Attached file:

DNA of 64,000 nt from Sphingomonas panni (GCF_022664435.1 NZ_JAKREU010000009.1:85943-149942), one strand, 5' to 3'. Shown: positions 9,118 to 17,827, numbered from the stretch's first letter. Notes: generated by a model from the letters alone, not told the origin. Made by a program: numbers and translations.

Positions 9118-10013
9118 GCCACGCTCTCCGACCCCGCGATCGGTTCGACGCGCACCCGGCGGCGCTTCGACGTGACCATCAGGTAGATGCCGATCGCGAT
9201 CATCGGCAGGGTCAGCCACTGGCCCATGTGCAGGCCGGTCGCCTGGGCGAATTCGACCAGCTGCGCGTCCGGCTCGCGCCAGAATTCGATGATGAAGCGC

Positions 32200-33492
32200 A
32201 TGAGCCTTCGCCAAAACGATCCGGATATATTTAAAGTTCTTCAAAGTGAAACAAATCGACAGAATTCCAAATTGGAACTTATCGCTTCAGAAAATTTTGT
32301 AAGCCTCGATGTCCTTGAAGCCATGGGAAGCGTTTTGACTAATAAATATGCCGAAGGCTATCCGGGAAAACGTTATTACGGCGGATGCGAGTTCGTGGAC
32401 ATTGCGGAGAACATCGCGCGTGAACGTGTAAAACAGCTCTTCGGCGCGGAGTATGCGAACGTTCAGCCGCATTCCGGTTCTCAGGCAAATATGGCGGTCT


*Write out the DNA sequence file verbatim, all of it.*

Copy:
DNA of 64,000 nt from Sphingomonas panni (GCF_022664435.1 NZ_JAKREU010000009.1:85943-149942), one strand, 5' to 3'. Shown: positions 9,118 to 17,827, numbered from the stretch's first letter. Notes: generated by a model from the letters alone, not told the origin. Made by a program: numbers and translations.

Positions 9118-10013
9118 GCCACGCTCTCCGACCCCGCGATCGGTTCGACGCGCACCCGGCGGCGCTTCGACGTGACCATCAGGTAGATGCCGATCGCGAT
9201 CATCGGCAGGGTCAGCCACTGGCCCATGTGCAGGCCGGTCGCCTGGGCGAATTCGACCAGCTGCGCGTCCGGCTCGCGCCAGAATTCGATGATGAAGCGC

Positions 32200-33492
32200 A
32201 TGAGCCTTCGCCAAAACGATCCGGATATATTTAAAGTTCTTCAAAGTGAAACAAATCGACAGAATTCCAAATTGGAACTTATCGCTTCAGAAAATTTTGT
32301 AAGCCTCGATGTCCTTGAAGCCATGGGAAGCGTTTTGACTAATAAATATGCCGAAGGCTATCCGGGAAAACGTTATTACGGCGGATGCGAGTTCGTGGAC
32401 ATTGCGGAGAACATCGCGCGTGAACGTGTAAAACAGCTCTTCGGCGCGGAGTATGCGAACGTTCAGCCGCATTCCGGTTCTCAGGCAAATATGGCGGTCT